40 Years of Women in Lifesaving- Denise Elder
Back in 1980, Denise Elder jumped at the opportunity to become one of the first female lifesavers in Australia.
She originally joined her then-local Bronte Surf Lifesaving club, representing them in a momentous ironwomen event, before a few years later becoming the first ever female to sit on the historic organisation’s executive committee.
“I’d been living down at Bronte and a friend of mine said, ‘why don’t you to join the club?” Denise recalls.
“There was going to be a competition in January called the Ironwoman’s competition.
“It was still very much a boys club and I had no aspirations to join. But when someone said, ‘you could be one of the first women ever to compete in the ironwoman’s event in the southern hemisphere’, I thought, ‘this is history in the making.’
“So I madly joined the club and got my bronze, my first aid certificate and ARTC. It was a bit of fun and it was a challenge.”
While she already had an athletic background in swimming, Denise admits completing her bronze and competing on craft for the first time at the age of 31 posed its fair share of challenges.
“I went through the process and received my bronze a couple of weeks before competing,” she remembers.
“I’m standing on the beach and I said to my mentor who was handling my craft, ‘Alex, when are they going to shorten the course?’
“And he went, ‘They ain’t gonna shorten the course for any bird. You have got to do the same courses as what the Riddingtons and everyone else was doing.’
“I was obviously one of the oldest women competing and when competing against 20-year-olds, it’s such a big difference.”
Culturally, Denise believes it took many years for the attitudes of some to change.
“On the beach, we did exactly the same as what the guys were doing,” she says.
“I would compete with fellows because there were no women in the surf club.
“So I would go out and swim with the guys and to begin with they really didn’t accept it.
“They just thought was a bit strange, you know, women coming in and doing surf lifesaving patrols.
“The boys eventually accepted me and even now if I go back to Bronte, some of the old faces still remember me which is nice acknowledgement after all these years.”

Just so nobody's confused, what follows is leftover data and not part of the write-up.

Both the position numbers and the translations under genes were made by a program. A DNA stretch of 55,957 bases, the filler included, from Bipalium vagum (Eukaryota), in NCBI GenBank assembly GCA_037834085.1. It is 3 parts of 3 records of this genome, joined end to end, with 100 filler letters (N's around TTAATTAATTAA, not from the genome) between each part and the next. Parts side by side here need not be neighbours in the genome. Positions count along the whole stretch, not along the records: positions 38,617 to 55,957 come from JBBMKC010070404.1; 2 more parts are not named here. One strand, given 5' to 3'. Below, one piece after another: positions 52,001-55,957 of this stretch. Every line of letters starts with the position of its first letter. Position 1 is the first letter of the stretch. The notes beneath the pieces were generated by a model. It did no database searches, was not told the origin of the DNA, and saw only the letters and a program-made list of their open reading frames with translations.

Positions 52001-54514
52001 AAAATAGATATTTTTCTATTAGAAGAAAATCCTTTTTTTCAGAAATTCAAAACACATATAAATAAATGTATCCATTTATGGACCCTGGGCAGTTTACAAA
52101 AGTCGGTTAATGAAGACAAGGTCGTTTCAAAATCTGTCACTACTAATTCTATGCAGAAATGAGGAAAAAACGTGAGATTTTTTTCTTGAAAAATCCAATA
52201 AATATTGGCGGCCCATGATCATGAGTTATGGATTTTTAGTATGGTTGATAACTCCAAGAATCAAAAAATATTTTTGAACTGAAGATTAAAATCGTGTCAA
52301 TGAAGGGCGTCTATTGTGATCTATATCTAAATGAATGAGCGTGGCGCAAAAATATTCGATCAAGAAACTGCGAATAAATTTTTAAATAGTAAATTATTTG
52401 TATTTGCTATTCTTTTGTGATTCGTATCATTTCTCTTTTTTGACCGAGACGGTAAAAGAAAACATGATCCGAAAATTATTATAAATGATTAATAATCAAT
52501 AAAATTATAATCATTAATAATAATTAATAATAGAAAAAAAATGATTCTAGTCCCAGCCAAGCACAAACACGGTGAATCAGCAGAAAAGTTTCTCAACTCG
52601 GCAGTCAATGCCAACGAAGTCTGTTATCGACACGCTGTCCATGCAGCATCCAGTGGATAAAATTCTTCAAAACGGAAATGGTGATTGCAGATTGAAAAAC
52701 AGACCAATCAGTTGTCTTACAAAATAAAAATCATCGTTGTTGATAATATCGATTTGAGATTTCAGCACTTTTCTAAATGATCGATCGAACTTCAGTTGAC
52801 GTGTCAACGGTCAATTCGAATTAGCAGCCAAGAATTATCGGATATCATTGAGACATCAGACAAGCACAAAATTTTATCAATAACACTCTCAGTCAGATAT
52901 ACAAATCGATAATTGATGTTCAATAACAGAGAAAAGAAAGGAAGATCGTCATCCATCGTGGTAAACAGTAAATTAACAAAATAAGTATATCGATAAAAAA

Denise recalls with a chuckle a reason why she will never forget her first ironwoman event.
“I did okay in the swim, struggled in the surf ski and struggled in the board, ran up the beach and cross the line felt unwell,” she recollects.
“After visiting the doctor a couple of days later, I found I was six weeks pregnant. My daughter was born in September and I had competed in January.”
Perhaps unsurprisingly, Denise’s daughter Lauren has been heavily involved in Manly LSC over the years, serving as a Patrol Captain, Bronze Trainer and Assessor among other roles.
When Lauren was just a child, Denise found herself in an esteemed position of her own after being approached to become Bronte’s first female treasurer.
She recalls the boardroom culture she had to overcome as a result.
“Sitting in a small boardroom, there was a bit of swearing, shouting and throwing stuff,” she explains with a chuckle.
“The president at that time who was running the meeting would say, ‘gentlemen, we have a lady present’. Then they’d say ‘sorry, Denise’, and off they go again. So I kind of had to cope with that.”
Denise eventually shifted her competition rights to Manly who she has represented at State and Aussies competitions in both the opens and master’s categories.
Through this, she has directly witnessed the breaking down of barriers over time.
“I did notice a very subtle shift over the years,” she says.
“There’s still it’s still a few diehard guys but I think really, most men I see here have always got a smile.
“They know I’m a comfortable swimmer, I’m not a girl that sits on the beach with hair done and makeup on – most of the time!”
Denise is pleased with Manly’s efforts to recognise rich history and contributions of women that have helped the club, and the lifesaving movement as a whole, into the position it is today.
“I think it’s very important that it’s acknowledged because women coming into the surf lifesaving movement has revitalised it,” she reflects.
“For a while there a lot of the clubs were in hiatus, where they were failing as there was no money coming through.
“I think it’s great in acknowledgement of 40 years in surf lifesaving not just for people from my era, but the young people coming through now.”
Denise’s story is one of the many Manly LSC will share in the upcoming weeks so be sure to keep your eyes peeled on the club’s website and social media channels.
If you or someone who know has a story you’d like us to tell, please get in touch by emailing chriscurulli@gmail.
-Written by Chris Curulli